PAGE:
Pitter patter

By Robin Dearing
Thursday, August 14, 2014

I haven't been sleeping well lately. My mind won't quiet. I lie in bed listening to Bill saw logs while I toss and turn.

Out of desperation, I downloaded an app on my phone that plays soothing sounds. I set the timer for 15 minutes, get comfortable and put in an earbud. I focus on the sounds instead of the crazy floating around my gray matter. It's been working pretty well. I've been getting to sleep much easier. 

Last night, I set up my phone and put in my earbud. I was getting lulled to sleep when I realized the earbud was on the floor. I was no longer listening to the sounds of the electronic app. I was listening to a rainstorm blanketing our high-desert valley with always-needed rain.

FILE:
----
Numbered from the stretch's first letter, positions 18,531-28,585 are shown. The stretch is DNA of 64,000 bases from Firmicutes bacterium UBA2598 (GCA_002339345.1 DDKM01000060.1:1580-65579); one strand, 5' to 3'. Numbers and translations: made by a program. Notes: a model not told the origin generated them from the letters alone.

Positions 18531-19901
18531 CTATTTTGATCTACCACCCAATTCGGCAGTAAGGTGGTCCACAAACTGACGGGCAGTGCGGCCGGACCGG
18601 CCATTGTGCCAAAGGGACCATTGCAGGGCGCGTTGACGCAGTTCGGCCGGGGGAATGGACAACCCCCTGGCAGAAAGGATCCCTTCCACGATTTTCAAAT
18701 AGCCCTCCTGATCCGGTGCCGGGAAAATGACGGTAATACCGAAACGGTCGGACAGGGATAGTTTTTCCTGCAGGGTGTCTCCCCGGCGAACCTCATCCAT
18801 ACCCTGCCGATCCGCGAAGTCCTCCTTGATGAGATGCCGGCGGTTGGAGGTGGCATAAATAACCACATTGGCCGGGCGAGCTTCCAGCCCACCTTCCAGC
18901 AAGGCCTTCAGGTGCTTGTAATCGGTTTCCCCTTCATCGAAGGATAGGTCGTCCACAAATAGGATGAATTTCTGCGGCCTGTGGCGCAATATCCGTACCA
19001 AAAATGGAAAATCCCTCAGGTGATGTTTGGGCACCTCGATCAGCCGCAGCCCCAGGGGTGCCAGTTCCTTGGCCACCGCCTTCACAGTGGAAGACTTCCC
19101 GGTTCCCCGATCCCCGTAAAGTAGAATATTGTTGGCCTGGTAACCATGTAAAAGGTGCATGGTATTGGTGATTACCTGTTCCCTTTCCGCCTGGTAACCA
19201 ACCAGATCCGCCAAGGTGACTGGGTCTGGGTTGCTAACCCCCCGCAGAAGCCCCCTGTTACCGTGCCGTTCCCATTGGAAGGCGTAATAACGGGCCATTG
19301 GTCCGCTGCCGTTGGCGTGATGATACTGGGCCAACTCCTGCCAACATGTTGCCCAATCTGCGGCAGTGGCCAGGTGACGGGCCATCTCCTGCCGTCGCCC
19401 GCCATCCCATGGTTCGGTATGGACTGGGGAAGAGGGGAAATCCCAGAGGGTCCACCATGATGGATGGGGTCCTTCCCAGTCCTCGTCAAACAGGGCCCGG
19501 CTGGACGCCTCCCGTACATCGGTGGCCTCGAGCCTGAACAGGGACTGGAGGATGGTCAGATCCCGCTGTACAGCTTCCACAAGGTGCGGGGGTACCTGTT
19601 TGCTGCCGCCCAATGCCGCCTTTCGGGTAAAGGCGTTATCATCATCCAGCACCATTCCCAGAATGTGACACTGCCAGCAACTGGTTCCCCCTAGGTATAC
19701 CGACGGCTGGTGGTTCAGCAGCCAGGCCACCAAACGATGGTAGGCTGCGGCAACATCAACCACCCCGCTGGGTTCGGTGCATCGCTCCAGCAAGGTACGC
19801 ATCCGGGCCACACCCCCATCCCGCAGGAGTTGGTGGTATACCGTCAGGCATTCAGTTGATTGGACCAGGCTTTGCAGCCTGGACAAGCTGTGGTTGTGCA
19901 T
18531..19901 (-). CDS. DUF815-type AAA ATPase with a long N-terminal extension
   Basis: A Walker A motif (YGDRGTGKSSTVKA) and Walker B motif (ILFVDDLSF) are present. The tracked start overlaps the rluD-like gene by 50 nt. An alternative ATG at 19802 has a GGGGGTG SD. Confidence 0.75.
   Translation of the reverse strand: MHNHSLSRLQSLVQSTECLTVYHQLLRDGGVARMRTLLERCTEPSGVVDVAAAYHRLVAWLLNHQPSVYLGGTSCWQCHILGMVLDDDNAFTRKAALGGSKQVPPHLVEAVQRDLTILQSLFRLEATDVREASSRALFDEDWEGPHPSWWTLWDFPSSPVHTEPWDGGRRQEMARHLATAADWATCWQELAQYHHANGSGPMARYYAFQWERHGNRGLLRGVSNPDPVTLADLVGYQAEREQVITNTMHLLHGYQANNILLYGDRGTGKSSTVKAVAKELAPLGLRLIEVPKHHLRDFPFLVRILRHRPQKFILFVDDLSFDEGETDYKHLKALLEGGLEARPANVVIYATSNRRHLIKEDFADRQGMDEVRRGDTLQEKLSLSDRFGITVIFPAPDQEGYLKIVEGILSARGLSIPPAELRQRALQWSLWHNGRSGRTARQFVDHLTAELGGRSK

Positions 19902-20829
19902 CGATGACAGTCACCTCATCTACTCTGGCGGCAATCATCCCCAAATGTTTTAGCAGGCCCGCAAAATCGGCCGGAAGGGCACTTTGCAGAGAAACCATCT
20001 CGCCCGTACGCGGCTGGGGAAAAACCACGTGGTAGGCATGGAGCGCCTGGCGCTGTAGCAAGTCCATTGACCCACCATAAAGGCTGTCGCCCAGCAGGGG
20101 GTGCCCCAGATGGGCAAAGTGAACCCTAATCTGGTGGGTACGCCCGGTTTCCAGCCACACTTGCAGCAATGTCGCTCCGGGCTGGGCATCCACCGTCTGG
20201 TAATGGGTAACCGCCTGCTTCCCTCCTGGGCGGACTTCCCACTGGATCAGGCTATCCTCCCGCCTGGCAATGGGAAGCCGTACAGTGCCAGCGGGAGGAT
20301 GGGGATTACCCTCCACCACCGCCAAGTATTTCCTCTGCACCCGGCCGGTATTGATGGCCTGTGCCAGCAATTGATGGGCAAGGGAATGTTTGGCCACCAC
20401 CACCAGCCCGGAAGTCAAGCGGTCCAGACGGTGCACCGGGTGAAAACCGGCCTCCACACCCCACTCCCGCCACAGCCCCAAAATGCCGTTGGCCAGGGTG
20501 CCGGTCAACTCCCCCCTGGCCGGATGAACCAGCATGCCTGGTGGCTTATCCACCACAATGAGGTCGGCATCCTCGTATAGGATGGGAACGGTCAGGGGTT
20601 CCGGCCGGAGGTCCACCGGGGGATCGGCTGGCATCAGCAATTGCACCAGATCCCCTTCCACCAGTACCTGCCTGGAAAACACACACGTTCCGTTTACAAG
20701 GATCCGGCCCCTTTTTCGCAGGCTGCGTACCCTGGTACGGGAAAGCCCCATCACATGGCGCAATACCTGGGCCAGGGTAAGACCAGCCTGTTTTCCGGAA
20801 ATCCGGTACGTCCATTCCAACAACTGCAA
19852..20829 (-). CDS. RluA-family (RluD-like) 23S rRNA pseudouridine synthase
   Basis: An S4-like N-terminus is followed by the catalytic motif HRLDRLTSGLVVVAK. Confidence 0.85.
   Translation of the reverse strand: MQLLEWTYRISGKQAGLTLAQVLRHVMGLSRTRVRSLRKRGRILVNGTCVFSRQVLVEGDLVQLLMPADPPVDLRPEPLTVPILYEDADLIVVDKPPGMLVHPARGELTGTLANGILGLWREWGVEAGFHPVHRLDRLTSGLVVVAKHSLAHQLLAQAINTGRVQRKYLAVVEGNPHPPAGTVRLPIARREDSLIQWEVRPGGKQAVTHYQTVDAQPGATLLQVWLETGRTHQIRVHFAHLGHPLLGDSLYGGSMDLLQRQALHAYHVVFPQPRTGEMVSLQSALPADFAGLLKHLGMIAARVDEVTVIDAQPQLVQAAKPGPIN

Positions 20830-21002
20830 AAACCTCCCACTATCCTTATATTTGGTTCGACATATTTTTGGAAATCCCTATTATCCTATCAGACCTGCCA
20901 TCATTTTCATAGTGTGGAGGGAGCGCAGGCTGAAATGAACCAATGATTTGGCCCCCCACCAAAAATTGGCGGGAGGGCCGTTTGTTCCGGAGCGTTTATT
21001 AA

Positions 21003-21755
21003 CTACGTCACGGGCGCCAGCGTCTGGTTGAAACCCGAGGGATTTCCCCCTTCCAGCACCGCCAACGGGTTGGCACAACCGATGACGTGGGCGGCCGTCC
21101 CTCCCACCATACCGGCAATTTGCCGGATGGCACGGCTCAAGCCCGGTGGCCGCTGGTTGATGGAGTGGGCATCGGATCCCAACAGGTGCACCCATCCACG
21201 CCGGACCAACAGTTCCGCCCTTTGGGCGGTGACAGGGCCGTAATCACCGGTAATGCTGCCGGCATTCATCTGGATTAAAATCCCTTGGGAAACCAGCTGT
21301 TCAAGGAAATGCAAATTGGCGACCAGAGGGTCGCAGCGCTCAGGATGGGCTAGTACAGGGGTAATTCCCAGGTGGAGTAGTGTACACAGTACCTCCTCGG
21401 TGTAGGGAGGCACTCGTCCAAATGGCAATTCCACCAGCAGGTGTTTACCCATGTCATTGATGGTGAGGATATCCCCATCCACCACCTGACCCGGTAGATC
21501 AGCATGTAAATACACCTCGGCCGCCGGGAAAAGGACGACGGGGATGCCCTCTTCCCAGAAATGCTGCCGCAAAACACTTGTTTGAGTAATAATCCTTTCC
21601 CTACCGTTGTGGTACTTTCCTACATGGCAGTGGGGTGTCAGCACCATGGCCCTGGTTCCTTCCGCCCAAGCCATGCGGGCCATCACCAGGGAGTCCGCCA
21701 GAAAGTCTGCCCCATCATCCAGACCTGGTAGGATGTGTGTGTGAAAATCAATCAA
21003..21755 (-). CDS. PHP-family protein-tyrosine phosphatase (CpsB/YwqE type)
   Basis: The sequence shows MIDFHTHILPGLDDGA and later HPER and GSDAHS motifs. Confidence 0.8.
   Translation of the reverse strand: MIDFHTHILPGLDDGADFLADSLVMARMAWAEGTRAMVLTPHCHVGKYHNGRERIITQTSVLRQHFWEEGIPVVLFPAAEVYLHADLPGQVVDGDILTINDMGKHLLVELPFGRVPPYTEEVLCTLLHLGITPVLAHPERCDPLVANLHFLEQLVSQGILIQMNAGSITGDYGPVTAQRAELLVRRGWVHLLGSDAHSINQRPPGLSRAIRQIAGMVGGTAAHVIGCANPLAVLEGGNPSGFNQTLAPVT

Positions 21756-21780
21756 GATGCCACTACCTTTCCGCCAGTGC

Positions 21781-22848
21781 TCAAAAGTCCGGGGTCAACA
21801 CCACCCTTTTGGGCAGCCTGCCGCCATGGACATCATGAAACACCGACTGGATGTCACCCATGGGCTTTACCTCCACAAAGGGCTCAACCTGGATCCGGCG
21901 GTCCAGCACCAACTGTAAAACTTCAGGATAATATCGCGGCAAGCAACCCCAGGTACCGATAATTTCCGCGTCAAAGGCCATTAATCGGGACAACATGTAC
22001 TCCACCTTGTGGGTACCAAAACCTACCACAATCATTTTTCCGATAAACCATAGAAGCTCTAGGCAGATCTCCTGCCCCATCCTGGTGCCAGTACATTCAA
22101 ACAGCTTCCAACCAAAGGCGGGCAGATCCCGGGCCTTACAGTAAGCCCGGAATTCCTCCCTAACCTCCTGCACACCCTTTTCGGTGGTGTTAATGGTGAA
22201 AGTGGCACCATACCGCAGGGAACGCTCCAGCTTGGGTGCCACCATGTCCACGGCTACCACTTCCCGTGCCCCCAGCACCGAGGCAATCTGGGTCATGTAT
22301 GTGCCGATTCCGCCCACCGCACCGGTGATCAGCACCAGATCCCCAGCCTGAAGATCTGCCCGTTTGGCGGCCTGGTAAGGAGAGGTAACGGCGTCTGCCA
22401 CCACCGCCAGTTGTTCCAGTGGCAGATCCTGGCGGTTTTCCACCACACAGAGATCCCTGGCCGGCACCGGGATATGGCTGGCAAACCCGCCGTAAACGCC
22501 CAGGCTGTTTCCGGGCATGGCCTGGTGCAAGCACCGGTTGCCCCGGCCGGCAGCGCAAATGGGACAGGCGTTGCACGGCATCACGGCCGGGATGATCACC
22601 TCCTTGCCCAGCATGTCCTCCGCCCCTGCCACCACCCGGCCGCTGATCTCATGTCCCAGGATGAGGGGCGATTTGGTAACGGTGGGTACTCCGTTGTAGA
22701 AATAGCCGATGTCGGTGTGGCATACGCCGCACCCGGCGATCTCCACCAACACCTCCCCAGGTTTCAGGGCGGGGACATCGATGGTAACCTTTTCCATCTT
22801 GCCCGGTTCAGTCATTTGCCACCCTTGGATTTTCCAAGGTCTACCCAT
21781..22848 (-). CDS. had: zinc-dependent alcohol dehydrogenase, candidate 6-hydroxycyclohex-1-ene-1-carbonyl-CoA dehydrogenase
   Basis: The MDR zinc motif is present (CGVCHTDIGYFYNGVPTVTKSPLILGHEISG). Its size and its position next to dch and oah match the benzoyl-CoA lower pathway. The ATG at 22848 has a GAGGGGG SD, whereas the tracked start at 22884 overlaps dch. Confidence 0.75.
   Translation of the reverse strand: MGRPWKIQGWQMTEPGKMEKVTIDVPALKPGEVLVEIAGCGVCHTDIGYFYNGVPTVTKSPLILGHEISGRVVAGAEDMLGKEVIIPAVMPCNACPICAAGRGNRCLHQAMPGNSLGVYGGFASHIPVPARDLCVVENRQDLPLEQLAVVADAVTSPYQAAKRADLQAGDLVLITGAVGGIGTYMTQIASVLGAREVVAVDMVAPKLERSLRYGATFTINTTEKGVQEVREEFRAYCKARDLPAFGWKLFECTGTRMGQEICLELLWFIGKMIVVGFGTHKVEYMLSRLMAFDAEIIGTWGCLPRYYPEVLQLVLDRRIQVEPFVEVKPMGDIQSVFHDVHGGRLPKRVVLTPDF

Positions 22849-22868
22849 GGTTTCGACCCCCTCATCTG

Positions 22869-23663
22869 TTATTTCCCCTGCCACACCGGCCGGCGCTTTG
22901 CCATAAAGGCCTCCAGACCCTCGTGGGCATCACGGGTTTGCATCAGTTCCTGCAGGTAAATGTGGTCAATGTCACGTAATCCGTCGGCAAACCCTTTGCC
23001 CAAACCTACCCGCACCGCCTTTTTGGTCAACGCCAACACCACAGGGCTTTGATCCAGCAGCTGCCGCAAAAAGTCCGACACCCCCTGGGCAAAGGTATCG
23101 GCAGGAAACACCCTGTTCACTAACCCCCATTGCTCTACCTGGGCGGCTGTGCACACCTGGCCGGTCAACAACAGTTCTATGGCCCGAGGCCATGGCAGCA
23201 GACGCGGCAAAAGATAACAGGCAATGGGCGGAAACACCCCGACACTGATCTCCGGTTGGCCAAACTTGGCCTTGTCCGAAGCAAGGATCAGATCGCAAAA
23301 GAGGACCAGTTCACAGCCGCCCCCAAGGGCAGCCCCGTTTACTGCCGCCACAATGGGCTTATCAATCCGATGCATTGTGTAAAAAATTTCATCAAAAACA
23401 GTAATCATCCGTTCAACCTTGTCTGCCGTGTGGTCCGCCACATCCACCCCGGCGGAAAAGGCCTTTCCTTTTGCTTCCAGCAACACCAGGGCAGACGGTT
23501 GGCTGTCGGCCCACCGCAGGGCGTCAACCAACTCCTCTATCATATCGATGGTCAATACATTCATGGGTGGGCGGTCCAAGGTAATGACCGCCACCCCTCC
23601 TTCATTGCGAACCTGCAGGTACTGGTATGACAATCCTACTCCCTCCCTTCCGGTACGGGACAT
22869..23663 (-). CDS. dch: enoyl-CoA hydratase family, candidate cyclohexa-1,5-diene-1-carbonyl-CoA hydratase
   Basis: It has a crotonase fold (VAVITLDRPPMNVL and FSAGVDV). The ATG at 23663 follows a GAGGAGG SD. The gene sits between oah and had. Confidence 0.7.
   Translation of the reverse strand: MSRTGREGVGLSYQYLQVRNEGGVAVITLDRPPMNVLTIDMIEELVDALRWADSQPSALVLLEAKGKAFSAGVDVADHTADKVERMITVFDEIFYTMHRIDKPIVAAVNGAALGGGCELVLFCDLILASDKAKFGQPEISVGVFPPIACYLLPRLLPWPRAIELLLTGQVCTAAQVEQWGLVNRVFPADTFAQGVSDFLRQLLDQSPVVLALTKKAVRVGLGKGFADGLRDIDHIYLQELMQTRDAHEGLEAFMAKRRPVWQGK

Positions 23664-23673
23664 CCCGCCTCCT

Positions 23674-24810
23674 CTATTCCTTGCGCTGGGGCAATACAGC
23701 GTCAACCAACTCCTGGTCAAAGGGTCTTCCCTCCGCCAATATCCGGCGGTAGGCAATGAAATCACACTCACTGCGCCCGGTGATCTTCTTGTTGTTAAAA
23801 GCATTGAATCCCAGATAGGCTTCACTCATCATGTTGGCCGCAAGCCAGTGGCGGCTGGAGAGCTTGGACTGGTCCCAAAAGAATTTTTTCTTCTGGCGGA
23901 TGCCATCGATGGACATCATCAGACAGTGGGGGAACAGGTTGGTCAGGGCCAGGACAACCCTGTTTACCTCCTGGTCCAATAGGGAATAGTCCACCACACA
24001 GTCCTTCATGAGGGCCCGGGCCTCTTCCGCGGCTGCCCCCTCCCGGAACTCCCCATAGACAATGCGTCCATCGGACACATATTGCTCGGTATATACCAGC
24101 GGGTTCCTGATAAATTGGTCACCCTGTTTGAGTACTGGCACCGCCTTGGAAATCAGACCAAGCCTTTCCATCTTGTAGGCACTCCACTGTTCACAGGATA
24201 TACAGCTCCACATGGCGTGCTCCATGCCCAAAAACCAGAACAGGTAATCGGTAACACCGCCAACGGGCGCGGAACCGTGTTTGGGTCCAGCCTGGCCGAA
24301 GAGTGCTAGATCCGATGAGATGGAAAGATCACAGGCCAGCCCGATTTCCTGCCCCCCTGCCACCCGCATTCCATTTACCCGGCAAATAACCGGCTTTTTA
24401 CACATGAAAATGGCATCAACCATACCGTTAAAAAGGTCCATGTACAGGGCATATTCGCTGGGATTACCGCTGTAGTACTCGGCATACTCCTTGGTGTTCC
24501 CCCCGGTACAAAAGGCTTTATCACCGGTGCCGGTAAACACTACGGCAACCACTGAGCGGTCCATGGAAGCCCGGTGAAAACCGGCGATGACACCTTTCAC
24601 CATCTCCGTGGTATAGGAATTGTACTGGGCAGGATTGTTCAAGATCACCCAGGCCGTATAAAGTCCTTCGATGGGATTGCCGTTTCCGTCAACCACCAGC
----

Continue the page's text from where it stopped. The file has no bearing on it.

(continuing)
I've not found a more soothing sound than rain. But living in the desert, we don't get much ... until recently.

I moved to the Grand Valley 18 years ago this month. I remember someone telling me that the monsoons were wonderful in late summer. Ever year I would wait for them. Every year summer would end hot and dry, like it started. 

Fall would cool down, but the monsoons were always missing. Oh, we'd get a few showers, but they never lasted long enough though. They were always just a tease.

This year, we've had rainstorm after rainstorm. It's crummy for camping and hiking, but it's been great for my psyche. The rain is so refreshing and healing. Plus, it's a great excuse to lie in bed reading instead of getting out and walking the dog. Also, I heard that the peaches have never been better.

The desert always needs rain and I know exactly how it feels.


Wordless Wednesday: Good moo-rning

By Robin Dearing
Wednesday, August 13, 2014


First day of 9th Grade